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Dangerous Distortions
Thursday, November 6, 2003 | 12:00 a.m. CST; updated 10:02 a.m. CDT, Thursday, July 24, 2008

 

Adults with anorexia or bulimia face a unique set of challenges and must balance family with their own internal struggleswo refrigerators always graced my family’s kitchen: one for my mother and one for the rest of the family. Ours had regular salad dressing and Creamsicles while hers was packed with fat-free this and sugar-free that, a lot of bulk but hardly any calories. She was so afraid that something she was comfortable eating would be discontinued that she hoarded enough to last through a long flood. Anything in the back fridge was Mom’s. If you knew what was good for you, you left it alone.

 

My mother has struggled with an eating disorder my entire life. I’ve seen her stress level skyrocket every time we went out to a restaurant, and I’ve watched her mealtime rituals, from weighing slivers of bagels to carefully measuring out portions of fat-free ice cream. Our kitchen was like a chemistry lab at times; everything had to be reduced to exactly the right amount and mixed with precisely the right number of something else.

 

Now 46, she has used food to exercise a sense of control over a life that seemed out of her hands. It started a few days before Thanksgiving when she was 19, as preparations for the feast were just beginning. She and my grandmother joked about a contest to see who could lose 5 holiday pounds the fastest.

 

When the meal came, my mother barely touched her plate. “It gave me such a sense of control,” she recalls.

 

“I felt really powerful.” Winning the contest gave her a sense of pride that she hadn’t found in her stellar academic record or horseback-riding ribbons.

 

Most people associate eating disorders with adolescent girls because the majority of cases emerge in two age groups: 12- to 14-year-olds and 18-year-olds. A significant number of males also develop eating disorders, but girls are five to 10 times more likely to do so, according to estimates by the National Eating Disorders Association. Research shows that more than 75 percent of anorexics recover within seven years of receiving treatment and go on to lead healthy lives with healthful eating habits. But 25 percent don’t recover and instead continue living with the disorder indefinitely or die. “The longer it goes on, the more entrenched it’s going to be, and the harder it’s going to be to recover from,” says Dr. Denise Lensky, director of the eating disorders program at the Belmont Center for Comprehensive Treatment in Philadelphia. “The prognosis is worse the older you are.” Like my mother, these adults are the hardened veterans of the disease; for some reason, they haven’t been able to escape the self-destructive lifestyle.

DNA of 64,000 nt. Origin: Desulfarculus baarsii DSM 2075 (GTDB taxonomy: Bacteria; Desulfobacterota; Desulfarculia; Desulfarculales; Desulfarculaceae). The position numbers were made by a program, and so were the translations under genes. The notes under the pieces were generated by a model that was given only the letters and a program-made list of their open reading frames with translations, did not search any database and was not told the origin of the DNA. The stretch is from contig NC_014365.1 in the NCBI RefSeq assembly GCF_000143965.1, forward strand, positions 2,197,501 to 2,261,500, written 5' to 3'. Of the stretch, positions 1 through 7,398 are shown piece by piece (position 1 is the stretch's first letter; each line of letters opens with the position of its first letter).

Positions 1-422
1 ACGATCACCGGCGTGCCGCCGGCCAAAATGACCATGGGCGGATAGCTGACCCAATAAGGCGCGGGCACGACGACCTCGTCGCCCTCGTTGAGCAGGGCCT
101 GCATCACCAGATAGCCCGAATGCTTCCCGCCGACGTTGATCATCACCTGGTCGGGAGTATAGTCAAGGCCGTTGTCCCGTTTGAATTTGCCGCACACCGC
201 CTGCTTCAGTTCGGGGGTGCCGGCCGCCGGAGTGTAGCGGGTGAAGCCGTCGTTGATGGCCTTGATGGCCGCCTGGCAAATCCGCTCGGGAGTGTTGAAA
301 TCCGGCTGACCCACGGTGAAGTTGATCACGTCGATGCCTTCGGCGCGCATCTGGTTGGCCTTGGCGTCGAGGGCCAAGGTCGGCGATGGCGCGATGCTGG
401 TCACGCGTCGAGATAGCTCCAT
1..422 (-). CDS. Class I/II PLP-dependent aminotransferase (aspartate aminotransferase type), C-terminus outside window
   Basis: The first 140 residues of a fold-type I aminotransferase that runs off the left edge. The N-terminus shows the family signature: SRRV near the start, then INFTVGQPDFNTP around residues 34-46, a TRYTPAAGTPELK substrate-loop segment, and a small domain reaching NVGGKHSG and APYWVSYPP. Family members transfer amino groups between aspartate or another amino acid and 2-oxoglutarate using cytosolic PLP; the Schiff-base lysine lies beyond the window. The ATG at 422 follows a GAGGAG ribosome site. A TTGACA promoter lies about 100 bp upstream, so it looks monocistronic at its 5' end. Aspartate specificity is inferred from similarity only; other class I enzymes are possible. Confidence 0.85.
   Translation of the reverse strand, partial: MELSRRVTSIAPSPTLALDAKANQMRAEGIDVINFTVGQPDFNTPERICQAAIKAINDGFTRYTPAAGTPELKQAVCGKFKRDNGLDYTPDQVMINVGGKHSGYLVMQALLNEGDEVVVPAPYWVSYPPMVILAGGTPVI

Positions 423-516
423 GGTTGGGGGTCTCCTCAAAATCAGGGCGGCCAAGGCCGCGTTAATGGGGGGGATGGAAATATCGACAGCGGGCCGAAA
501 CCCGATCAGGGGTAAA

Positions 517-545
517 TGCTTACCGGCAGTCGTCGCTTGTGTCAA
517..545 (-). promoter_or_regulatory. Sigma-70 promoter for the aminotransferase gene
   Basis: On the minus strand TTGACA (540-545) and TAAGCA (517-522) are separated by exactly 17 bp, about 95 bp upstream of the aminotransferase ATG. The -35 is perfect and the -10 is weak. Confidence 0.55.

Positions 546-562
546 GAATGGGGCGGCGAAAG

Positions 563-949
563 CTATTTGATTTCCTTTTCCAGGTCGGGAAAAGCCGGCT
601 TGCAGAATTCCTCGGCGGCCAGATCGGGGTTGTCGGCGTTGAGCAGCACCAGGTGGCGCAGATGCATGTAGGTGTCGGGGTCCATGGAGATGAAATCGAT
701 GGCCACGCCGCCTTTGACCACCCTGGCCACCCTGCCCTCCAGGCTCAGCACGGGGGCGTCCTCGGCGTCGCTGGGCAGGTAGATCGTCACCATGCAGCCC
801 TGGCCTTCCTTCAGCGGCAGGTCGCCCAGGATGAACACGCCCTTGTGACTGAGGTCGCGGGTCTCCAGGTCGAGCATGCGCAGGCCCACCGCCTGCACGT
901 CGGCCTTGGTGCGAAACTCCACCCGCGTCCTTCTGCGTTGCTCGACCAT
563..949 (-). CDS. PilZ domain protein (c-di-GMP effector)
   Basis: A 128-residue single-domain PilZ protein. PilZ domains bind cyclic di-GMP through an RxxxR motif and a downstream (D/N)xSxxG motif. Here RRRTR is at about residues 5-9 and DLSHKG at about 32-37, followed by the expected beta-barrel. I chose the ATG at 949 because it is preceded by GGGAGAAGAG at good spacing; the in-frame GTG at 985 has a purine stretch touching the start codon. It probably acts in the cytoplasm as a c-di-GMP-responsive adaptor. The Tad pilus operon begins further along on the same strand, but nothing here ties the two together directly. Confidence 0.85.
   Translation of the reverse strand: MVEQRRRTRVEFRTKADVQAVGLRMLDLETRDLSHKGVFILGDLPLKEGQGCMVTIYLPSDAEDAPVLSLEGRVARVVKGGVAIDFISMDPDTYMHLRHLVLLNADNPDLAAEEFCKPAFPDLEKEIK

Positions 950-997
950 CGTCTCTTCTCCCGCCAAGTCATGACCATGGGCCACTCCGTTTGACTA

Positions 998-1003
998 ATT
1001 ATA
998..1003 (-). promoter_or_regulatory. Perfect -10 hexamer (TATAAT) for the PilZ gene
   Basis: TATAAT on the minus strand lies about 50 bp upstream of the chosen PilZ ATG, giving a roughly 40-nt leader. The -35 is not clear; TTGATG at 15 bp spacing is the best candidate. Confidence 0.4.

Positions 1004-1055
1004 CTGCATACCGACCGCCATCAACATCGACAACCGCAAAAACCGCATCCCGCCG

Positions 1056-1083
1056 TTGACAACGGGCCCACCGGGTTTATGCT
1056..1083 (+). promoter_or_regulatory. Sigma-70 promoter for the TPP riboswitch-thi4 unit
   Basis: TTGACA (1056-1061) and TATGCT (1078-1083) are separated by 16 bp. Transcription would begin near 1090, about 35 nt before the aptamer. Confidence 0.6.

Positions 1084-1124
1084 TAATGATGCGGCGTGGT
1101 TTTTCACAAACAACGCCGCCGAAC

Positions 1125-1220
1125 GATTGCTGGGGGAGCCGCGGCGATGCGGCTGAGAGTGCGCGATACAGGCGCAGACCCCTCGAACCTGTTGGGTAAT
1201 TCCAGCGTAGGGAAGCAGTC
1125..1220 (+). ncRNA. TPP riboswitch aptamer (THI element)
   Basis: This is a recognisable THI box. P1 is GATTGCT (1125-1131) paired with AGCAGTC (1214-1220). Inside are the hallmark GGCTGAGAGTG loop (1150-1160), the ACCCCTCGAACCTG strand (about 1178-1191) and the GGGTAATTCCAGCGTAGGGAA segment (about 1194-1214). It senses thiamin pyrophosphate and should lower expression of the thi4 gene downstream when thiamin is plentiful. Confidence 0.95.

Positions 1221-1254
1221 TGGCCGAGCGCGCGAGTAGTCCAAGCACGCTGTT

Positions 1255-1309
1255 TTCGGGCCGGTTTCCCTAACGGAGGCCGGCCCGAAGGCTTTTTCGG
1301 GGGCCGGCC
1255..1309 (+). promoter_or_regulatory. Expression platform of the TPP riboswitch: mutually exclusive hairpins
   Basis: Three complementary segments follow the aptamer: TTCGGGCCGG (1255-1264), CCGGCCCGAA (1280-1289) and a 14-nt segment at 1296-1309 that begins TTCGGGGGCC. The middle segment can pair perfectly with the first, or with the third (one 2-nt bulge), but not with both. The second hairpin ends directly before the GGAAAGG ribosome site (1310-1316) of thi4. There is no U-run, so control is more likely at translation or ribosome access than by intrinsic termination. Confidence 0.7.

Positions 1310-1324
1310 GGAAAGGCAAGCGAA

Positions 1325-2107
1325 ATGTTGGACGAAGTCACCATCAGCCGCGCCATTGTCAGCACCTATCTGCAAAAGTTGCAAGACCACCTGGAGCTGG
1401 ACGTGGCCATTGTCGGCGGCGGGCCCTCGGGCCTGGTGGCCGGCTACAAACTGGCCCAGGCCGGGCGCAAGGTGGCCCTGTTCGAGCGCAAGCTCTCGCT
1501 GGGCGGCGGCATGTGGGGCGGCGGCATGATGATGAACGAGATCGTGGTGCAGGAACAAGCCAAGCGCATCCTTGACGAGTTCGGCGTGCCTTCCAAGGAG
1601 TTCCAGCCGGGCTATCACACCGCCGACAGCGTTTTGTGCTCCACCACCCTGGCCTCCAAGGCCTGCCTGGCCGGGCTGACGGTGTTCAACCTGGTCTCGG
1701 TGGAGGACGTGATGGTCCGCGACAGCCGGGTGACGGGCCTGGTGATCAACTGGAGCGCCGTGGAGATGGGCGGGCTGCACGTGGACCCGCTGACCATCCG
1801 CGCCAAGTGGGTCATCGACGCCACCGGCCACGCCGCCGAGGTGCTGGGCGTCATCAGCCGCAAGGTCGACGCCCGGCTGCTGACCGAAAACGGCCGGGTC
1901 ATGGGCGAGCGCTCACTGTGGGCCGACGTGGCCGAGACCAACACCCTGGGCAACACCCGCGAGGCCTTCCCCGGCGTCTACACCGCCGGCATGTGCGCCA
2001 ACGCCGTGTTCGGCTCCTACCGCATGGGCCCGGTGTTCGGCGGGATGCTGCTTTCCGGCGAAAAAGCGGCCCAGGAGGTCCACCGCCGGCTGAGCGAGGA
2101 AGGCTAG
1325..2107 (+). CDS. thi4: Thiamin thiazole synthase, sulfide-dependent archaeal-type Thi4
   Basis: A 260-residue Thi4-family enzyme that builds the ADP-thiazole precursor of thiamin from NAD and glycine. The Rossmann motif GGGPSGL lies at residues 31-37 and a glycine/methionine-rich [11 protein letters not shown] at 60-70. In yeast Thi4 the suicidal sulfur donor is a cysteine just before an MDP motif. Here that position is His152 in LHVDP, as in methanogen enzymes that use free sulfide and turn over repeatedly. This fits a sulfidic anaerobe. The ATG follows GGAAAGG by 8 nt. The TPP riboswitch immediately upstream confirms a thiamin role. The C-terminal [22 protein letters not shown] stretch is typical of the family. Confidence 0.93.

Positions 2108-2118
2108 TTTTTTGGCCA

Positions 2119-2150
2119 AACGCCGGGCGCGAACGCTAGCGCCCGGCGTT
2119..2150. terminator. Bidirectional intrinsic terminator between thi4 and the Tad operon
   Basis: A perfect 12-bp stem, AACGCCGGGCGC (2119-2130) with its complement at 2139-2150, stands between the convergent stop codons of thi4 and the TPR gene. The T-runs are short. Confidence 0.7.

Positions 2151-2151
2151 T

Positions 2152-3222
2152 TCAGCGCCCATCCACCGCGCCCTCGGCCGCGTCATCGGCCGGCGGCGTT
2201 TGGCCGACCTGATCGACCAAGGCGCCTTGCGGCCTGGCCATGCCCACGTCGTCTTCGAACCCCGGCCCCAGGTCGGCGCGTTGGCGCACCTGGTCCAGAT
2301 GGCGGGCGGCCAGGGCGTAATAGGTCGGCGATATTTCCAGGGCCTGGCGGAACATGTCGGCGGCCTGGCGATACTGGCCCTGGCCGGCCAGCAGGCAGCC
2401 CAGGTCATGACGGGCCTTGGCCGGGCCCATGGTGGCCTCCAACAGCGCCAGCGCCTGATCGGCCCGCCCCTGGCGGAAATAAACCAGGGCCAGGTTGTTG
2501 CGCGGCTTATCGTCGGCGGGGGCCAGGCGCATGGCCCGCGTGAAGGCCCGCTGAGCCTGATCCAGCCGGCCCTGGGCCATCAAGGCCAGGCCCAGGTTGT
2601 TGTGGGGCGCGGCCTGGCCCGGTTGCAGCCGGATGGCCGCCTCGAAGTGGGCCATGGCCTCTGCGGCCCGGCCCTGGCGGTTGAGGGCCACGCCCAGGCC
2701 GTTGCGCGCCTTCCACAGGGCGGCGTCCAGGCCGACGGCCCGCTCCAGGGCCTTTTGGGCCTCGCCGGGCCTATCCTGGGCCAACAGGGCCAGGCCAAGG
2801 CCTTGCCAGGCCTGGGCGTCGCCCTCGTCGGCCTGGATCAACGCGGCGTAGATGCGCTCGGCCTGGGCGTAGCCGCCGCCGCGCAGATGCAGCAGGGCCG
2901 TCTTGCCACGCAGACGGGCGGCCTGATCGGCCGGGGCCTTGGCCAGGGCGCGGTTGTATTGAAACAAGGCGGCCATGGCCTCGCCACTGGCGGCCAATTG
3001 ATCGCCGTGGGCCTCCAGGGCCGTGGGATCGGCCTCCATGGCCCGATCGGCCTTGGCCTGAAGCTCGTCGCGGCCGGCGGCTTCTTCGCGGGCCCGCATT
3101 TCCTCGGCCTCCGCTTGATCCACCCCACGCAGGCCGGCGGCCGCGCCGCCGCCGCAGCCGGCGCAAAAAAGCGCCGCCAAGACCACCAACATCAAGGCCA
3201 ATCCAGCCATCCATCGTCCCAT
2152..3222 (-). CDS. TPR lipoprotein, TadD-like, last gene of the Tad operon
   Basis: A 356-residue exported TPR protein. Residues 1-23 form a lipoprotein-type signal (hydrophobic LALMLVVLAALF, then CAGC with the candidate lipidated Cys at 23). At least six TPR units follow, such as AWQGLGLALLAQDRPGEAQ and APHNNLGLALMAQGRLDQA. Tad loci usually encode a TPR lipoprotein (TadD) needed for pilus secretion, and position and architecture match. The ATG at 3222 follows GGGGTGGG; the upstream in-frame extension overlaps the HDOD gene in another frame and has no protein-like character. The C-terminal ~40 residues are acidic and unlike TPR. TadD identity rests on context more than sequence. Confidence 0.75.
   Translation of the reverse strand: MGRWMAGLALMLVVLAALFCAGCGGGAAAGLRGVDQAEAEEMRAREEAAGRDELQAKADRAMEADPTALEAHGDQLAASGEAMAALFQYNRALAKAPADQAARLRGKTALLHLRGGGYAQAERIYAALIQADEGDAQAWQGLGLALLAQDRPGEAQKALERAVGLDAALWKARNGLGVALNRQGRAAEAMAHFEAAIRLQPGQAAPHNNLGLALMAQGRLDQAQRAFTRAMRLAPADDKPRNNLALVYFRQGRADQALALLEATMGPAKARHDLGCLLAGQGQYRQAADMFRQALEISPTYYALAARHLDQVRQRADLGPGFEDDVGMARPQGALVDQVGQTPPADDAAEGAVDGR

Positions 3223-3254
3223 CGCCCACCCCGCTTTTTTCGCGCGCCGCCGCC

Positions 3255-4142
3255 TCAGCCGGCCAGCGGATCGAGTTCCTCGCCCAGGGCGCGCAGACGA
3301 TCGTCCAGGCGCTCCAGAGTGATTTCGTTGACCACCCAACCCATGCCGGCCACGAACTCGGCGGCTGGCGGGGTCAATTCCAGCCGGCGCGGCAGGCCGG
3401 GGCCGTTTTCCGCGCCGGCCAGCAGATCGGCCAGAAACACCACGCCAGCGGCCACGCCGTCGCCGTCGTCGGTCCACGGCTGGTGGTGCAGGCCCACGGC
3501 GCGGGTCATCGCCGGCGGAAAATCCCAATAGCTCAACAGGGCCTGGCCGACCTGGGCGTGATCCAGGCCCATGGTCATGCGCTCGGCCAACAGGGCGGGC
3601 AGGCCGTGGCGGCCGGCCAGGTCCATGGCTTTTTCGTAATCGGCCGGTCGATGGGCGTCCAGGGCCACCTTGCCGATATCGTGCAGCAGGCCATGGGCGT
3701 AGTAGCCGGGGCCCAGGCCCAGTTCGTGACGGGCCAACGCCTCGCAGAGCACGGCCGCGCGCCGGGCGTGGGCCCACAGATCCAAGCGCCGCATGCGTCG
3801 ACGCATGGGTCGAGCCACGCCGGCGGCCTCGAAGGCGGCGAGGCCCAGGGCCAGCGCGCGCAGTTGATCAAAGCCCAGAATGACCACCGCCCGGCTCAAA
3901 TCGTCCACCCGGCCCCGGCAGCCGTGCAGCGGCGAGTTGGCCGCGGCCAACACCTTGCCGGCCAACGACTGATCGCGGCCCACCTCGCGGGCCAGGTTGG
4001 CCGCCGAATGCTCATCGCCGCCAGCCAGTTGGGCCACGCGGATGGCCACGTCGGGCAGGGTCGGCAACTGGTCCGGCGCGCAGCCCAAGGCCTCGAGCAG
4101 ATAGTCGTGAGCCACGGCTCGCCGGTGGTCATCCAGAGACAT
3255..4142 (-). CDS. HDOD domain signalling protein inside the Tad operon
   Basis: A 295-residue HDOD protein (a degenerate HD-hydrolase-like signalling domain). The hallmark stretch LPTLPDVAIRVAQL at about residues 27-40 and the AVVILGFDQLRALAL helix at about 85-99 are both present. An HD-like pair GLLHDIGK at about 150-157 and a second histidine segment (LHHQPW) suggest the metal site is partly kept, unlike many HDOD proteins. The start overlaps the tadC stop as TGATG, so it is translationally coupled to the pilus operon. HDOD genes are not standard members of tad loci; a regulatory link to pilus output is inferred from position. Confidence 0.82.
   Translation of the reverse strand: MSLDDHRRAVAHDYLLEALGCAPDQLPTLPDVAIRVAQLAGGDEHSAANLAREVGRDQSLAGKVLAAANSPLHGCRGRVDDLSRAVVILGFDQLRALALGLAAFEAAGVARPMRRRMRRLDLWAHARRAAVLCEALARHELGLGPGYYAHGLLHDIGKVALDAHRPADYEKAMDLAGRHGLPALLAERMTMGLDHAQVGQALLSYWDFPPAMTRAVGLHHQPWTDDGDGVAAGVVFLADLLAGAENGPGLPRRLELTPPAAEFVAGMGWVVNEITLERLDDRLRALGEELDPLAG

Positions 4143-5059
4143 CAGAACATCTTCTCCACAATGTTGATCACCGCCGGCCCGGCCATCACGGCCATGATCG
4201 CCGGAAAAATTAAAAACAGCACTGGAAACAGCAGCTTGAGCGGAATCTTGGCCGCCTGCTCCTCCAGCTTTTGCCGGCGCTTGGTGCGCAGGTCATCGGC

Mandy Mainini, 27, didn’t ration her food; she gorged herself on it — bags of chips, pizza, junk food — and threw it all up afterward. Her husband, Dave, would watch her order the greasiest food on the menu and eat until she was stuffed but would stop himself from suggesting she slow down, that she was overdoing it, because that was a sure way to end any fun they were having. Then he’d watch her walk into yet another bathroom, knowing full well what she would do once the door shut.

 

Doctors classified Mandy as an anorexic-bulimic because she had the behavior of a bulimic but a body weight 15 percent or more below normal on the actuarial tables used in doctor’s offices. She traces the source of her struggle to self-esteem issues, as well as a dysfunctional family and childhood sexual abuse. The bulimia began with a trip to Daytona, Fla., when she was 17. “It just started out as a diet,” she says. “I don’t know where I got the wild notion to stick my finger down my throat.”

 

Anorexia and bulimia followed Mandy through adulthood and to her wedding three years ago. It was a beautiful Catholic ceremony, she says, with seven bridesmaids, three flower girls, two ushers and ribbons on the pews. But she wasn’t really there for it, spiritually or emotionally. The night before, Mandy decided she didn’t want to make another secret trip to the bathroom during the wedding, but willpower wouldn’t be enough. So she took speed to quicken her metabolism and suppress her hunger the next day. “I feel pretty gross about that,” she says now. “It was a really special day, and I was messed up. It was just like I was numb and dead. I just kind of faked a smile.” When she watches the wedding video, she can see the telltale signs of the drugs: dilated pupils and a quivering jaw. “It disgusts me.”